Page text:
Gustave Courbet was central to the emergence of Realism in the mid-19th century. Rejecting the classical and theatrical styles of the French Academy, his art insisted on the physical reality of the objects he observed – even if that reality was plain and blemished. A committed Republican, he also saw his Realism as a means to champion the peasants and country folk from his home town. He has long been famous for his response to the political upheavals which gripped France in his lifetime, and he would die in exile in Switzerland when he was found responsible for the cost of rebuilding of Paris’ Vendome Column. More recently, however, historians have also seen his work as an important prelude to other artists of early modernism such as Édouard Manet and Claude Monet.
Courbet’s Realism can be understood as part of the wider inquiry into the physical world that occupied science in the 19th century. But in his own realm of art, he was most inspired by his distaste for strictures of the French Academy. He rejected Classical or Romantic treatments and instead took humble scenes of country life – subjects usually considered the stuff of minor genre painting – and made them material for great history painting. For this he gained huge notoriety.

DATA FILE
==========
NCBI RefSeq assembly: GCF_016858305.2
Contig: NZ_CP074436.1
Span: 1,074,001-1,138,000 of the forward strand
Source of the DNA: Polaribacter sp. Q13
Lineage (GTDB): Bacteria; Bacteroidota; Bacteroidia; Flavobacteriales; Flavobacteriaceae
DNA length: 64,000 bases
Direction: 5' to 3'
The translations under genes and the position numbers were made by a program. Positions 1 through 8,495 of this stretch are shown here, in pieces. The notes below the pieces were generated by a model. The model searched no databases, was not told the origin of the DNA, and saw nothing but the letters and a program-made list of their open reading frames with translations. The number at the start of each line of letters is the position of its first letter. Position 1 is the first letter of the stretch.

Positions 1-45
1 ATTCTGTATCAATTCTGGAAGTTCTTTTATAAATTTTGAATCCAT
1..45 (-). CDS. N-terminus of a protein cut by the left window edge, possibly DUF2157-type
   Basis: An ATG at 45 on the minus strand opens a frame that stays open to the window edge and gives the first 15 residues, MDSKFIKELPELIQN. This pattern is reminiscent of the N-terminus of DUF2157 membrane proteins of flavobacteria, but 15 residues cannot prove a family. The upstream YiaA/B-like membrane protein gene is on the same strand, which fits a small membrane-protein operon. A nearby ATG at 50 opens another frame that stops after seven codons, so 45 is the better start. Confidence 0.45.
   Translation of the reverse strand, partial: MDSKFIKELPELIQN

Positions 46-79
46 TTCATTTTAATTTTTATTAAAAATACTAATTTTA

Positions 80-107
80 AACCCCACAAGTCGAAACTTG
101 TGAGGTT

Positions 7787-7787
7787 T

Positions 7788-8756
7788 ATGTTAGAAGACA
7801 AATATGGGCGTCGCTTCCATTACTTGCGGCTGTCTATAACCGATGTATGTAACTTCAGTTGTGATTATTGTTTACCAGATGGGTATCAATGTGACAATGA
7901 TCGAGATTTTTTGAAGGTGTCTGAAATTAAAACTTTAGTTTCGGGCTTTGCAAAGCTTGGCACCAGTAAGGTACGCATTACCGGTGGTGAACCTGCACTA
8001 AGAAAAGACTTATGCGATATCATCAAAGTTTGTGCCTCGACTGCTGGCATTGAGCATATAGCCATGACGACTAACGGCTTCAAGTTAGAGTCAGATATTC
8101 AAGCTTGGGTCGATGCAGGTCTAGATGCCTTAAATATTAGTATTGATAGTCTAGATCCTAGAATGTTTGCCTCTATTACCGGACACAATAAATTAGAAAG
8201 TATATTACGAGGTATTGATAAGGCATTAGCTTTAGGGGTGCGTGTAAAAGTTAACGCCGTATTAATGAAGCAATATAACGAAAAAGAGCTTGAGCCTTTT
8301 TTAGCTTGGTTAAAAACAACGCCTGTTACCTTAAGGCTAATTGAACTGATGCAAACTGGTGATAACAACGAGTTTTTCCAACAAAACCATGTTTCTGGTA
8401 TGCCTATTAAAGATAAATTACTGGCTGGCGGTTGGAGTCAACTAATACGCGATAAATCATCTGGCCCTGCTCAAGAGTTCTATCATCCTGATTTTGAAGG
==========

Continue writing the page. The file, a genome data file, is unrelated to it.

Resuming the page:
During the Paris Commune of 1871, Courbet briefly abandoned painting for a role in government. This was characteristic of his left-wing commitments. His art was not overtly political, but in the context of the time, he was not ignored as he expressed ideas of equality by heroicizing ordinary individuals, painting them at great scale and refusing to hide their imperfections.
In the process of clearing away the rhetoric of Academy painting, Courbet often settled on compositions that seemed collaged and crude to prevailing sensibilities. At times he also abandoned careful modeling in favor of applying paint thickly in broken flecks and slabs. Such stylistic innovations made him greatly admired by later modernists that promoted liberated compositions and amplified surface texture.
Instead of being completely reliant on the state-run Salon system, Courbet pioneered the solo retrospective as a private commercial venture, an approach that many later renegade artists followed.